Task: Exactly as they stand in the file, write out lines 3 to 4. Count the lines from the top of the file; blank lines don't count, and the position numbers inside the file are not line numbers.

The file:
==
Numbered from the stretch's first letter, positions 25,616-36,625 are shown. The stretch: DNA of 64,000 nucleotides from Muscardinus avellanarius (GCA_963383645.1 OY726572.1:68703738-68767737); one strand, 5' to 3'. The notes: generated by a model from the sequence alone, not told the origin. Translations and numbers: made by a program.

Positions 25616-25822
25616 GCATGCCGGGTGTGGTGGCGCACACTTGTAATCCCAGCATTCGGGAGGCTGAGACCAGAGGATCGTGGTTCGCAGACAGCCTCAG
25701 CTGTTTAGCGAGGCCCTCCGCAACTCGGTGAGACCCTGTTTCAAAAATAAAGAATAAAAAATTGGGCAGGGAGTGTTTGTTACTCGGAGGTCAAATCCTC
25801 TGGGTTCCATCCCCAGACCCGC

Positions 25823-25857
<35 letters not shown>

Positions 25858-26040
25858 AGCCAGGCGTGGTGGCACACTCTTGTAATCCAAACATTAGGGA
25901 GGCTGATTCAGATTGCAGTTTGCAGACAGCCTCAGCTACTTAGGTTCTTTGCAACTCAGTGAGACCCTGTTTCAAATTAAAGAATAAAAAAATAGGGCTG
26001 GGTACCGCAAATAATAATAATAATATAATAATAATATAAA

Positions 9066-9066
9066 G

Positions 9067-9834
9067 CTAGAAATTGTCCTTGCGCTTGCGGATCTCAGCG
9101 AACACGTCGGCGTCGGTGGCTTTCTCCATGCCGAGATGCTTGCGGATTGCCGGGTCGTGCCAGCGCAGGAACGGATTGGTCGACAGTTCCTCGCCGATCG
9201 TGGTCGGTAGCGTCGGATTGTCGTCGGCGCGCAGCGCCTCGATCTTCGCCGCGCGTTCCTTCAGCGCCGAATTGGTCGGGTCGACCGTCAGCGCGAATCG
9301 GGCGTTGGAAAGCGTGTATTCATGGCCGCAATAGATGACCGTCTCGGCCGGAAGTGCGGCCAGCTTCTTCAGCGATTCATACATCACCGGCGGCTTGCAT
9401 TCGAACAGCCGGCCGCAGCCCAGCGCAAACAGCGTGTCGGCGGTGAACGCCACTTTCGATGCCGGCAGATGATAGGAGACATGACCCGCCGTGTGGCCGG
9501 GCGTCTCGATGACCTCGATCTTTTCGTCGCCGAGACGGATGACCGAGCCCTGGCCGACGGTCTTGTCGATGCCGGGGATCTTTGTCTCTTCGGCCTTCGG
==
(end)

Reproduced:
25616 GCATGCCGGGTGTGGTGGCGCACACTTGTAATCCCAGCATTCGGGAGGCTGAGACCAGAGGATCGTGGTTCGCAGACAGCCTCAG
25701 CTGTTTAGCGAGGCCCTCCGCAACTCGGTGAGACCCTGTTTCAAAAATAAAGAATAAAAAATTGGGCAGGGAGTGTTTGTTACTCGGAGGTCAAATCCTC